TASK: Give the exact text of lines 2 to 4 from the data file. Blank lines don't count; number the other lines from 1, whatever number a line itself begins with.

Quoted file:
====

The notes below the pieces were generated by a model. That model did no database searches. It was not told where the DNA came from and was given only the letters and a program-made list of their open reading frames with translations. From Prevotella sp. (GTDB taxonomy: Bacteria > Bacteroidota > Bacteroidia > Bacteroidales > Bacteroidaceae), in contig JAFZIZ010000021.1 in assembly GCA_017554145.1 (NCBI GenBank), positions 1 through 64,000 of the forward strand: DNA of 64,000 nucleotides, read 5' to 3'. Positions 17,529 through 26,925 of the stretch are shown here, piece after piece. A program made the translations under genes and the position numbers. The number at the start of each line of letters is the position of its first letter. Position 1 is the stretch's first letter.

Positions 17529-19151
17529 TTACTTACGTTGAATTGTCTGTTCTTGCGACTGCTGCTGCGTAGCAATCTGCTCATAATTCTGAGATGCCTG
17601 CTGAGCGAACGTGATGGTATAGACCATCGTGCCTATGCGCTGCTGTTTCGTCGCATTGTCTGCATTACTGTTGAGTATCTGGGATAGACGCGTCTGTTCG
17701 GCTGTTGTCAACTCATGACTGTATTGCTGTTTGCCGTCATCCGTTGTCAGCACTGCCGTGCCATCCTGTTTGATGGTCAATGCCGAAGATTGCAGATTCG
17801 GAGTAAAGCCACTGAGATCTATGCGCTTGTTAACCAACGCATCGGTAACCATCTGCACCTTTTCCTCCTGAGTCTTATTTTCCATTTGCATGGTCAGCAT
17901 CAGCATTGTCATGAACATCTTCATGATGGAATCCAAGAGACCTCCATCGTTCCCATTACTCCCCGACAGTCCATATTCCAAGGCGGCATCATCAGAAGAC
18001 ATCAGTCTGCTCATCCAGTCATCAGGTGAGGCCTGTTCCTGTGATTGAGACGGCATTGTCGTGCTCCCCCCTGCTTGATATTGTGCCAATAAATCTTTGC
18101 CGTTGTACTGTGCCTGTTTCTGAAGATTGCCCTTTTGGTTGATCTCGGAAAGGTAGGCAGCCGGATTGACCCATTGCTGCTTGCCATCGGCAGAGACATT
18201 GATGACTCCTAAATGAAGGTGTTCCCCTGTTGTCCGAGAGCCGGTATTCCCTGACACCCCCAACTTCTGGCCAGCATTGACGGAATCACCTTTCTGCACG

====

Positions 17529-19151
17529 TTACTTACGTTGAATTGTCTGTTCTTGCGACTGCTGCTGCGTAGCAATCTGCTCATAATTCTGAGATGCCTG
17601 CTGAGCGAACGTGATGGTATAGACCATCGTGCCTATGCGCTGCTGTTTCGTCGCATTGTCTGCATTACTGTTGAGTATCTGGGATAGACGCGTCTGTTCG